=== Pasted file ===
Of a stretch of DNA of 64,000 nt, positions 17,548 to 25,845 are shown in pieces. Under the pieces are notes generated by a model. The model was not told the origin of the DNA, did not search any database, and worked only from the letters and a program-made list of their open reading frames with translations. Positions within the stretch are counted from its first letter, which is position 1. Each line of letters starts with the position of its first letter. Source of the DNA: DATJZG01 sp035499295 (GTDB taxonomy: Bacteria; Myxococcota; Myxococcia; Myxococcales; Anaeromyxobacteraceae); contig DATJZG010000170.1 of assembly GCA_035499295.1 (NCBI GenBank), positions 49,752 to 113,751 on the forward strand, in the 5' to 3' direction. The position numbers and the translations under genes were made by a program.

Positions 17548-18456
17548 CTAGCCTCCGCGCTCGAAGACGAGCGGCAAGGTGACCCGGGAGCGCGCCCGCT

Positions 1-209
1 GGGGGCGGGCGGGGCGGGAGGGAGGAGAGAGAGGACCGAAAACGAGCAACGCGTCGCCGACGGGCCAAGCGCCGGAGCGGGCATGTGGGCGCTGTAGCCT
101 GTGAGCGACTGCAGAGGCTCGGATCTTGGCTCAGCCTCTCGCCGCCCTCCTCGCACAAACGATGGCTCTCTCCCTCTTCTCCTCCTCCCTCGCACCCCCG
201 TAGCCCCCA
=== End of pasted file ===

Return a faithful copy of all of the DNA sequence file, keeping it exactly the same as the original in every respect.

Of a stretch of DNA of 64,000 nt, positions 17,548 to 25,845 are shown in pieces. Under the pieces are notes generated by a model. The model was not told the origin of the DNA, did not search any database, and worked only from the letters and a program-made list of their open reading frames with translations. Positions within the stretch are counted from its first letter, which is position 1. Each line of letters starts with the position of its first letter. Source of the DNA: DATJZG01 sp035499295 (GTDB taxonomy: Bacteria; Myxococcota; Myxococcia; Myxococcales; Anaeromyxobacteraceae); contig DATJZG010000170.1 of assembly GCA_035499295.1 (NCBI GenBank), positions 49,752 to 113,751 on the forward strand, in the 5' to 3' direction. The position numbers and the translations under genes were made by a program.

Positions 17548-18456
17548 CTAGCCTCCGCGCTCGAAGACGAGCGGCAAGGTGACCCGGGAGCGCGCCCGCT

Positions 1-209
1 GGGGGCGGGCGGGGCGGGAGGGAGGAGAGAGAGGACCGAAAACGAGCAACGCGTCGCCGACGGGCCAAGCGCCGGAGCGGGCATGTGGGCGCTGTAGCCT
101 GTGAGCGACTGCAGAGGCTCGGATCTTGGCTCAGCCTCTCGCCGCCCTCCTCGCACAAACGATGGCTCTCTCCCTCTTCTCCTCCTCCCTCGCACCCCCG
201 TAGCCCCCA